• It's All About Relationships: An Exploration Of A High School Advisory Program

      Caldwell Templeton, Kyra Monet
      High school is a pivotal time in the development of an adolescent (Anfara & Caskey, 2014; Browne, 2014). Because of the varied experiences that high school students endure, in and outside of school, the development of a stable school community is important. Healthy student/adult relationships can be fostered through an effective advisory program; thus cultivating a community of support and mentorship. This qualitative case study explored the inception and evolution of the advisory program at a Metro Atlanta charter high school. As the foundation for the school, the advisory program has been perceived to be critical to its success. Furthermore, it is embedded in the school’s genetic makeup. The study explored the history and transformation of homeroom and advisory programs in education. Throughout the investigation, past and current programs were assessed. The site of study was examined, using a logic model program evaluation strategy, in order to provide a basis for the implementation of the program and its impact on students, teachers, and administrators. The state of the program was reviewed; the perspectives and experiences of participants were explored in order to reveal if lasting relationships were developed through the advisory program. Further, through the lens of the Communities of Practice Theory, the study explored if true community was established as a result of the advisory program. In order to assist in the examination of the development and impact of student-teacher relationships, a high school advisory program was investigated. Perspectives and overall feedback regarding the development and maintenance of an advisory community from teachers and students was collected through interviews, focus groups, observations, and a survey for data triangulation. Using an interpretive lens, this qualitative case study revealed that if strong relationships exist as a result of the effective execution of an advisory program, alignment with intent and practice must occur. Through the development of an ideal logic model, the advisory program could be replicated and implemented in all high schools with the goal of offering adult support to adolescents during the critical period of social and emotional development that occurs throughout one’s matriculation in high school.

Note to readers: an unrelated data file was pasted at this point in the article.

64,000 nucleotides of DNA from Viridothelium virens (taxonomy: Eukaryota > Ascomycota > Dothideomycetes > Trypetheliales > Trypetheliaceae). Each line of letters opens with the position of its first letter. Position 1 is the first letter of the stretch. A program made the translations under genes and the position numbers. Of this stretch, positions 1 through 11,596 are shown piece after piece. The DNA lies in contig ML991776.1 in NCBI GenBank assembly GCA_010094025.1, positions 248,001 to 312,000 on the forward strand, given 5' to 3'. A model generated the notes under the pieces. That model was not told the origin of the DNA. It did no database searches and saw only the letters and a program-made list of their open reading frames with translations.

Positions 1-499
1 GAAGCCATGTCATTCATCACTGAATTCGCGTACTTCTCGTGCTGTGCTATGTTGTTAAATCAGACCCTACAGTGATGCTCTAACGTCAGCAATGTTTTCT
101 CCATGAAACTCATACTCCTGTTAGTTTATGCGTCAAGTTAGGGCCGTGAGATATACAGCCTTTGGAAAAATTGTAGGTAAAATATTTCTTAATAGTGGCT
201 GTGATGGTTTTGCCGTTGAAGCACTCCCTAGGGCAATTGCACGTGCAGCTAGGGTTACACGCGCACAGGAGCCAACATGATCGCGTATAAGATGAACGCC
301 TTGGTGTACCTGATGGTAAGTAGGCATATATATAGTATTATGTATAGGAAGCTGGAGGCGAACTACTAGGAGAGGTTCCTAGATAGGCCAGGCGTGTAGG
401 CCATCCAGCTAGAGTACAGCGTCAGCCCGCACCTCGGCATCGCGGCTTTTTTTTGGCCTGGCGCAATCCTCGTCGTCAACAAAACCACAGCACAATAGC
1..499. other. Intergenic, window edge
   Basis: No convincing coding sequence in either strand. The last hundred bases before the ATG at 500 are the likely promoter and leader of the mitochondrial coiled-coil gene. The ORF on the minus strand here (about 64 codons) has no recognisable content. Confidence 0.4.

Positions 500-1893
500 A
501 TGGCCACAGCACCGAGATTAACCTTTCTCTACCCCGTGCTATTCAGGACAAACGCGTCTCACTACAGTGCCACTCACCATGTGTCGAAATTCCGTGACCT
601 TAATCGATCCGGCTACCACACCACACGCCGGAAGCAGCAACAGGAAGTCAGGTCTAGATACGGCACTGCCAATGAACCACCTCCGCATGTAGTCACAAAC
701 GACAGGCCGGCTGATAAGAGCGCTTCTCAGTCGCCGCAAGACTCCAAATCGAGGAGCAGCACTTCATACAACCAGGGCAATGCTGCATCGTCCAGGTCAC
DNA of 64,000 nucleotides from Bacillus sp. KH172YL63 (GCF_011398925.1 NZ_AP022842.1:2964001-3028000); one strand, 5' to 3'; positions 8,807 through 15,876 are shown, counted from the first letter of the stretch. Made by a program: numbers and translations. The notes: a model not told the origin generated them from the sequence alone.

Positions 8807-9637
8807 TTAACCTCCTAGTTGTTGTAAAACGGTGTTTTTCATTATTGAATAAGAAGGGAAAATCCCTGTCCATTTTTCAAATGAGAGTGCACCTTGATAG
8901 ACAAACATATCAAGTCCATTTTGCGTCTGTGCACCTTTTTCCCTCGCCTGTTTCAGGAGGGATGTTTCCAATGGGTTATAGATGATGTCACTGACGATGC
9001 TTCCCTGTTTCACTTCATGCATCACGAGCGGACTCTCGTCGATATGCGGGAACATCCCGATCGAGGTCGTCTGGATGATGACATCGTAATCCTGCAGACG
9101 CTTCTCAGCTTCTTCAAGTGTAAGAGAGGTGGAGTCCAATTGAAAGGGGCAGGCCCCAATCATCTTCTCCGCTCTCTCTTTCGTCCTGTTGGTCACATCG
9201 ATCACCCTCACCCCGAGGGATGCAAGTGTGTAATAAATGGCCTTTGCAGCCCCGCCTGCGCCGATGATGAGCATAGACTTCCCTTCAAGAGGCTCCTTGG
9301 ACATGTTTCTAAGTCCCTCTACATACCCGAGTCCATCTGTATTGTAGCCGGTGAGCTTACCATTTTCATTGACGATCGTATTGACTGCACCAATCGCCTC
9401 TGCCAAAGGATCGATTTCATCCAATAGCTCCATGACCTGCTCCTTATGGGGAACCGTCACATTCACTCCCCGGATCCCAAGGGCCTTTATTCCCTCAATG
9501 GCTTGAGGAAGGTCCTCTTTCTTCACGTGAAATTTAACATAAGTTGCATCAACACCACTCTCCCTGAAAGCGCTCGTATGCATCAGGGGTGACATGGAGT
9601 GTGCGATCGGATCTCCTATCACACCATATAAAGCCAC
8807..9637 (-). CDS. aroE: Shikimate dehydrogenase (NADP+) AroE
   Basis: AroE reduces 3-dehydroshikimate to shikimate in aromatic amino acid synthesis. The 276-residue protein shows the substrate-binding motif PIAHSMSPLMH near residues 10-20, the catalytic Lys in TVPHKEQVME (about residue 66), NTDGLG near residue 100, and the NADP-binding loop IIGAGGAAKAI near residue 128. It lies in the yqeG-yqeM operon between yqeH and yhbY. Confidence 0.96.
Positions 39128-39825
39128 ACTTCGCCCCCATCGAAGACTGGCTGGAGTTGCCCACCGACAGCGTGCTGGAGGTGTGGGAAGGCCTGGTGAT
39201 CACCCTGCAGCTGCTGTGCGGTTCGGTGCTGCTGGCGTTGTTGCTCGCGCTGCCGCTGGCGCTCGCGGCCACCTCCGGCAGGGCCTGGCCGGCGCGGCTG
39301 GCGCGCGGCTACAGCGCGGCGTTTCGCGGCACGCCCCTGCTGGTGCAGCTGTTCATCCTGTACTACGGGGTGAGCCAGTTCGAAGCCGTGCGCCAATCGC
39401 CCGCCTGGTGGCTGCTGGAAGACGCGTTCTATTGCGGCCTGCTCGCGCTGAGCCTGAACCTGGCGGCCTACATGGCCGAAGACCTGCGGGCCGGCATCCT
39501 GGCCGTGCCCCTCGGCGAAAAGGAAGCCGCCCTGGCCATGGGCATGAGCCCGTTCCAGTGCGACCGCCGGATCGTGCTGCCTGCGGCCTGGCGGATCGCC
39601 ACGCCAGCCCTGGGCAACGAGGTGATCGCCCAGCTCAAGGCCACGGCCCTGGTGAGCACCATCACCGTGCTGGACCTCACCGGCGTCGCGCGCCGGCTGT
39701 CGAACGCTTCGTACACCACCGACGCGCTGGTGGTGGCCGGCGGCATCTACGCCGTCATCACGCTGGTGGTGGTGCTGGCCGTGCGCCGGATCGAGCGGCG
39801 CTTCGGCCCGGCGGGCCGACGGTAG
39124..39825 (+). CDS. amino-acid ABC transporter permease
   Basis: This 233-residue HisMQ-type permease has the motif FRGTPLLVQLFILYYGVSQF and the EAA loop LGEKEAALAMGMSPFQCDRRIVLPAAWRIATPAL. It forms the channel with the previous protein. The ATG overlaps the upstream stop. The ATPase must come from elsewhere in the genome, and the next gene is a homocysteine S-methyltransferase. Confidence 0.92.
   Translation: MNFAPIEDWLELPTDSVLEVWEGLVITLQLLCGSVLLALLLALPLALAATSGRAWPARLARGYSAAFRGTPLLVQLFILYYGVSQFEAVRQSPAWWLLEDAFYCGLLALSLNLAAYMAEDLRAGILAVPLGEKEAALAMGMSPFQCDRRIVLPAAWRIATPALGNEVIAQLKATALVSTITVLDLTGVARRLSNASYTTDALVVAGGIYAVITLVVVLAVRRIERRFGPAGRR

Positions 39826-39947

• It's Not My Problem: A Quantitative Examination Of Culturally Relevant Word Problems In Fourth Grade Mathematics

      Twyman, Cheryl Petrice
      This quasi-experiment using a pretest/posttest with control design with randomization investigated the effects of using culturally relevant word problems in fourth grade mathematics. Study participants were African American students who attended an elementary public school in a large urban Georgia school district. The student population consisted of 48% males and 52% girls, where 85% of the students participated in the free/reduced meal program. Through randomization, 42 students comprised the control group and 61 students comprised the experimental group. Initial pretest/posttest data results yielded a left range restriction and, as a result, the Star 360 assessment data were used for the multiple regression analysis. After six weeks of using culturally relevant word problems, the analysis indicated no statistically significant difference (p = .10; B = -.20) with the treatment group. The examination of two additional variables, gender and participation in the free/reduced meal program, revealed a positive statistically significant difference (p = .01; B = .31) for the females in the experimental group and a negative statistically significant difference (p = .03; B = -.36) for all of the participants in the free/reduced meal program. Despite the study’s overall large effect size (R² =. 66), various limitations warrant additional research on the topic of culturally relevant word problems in mathematics.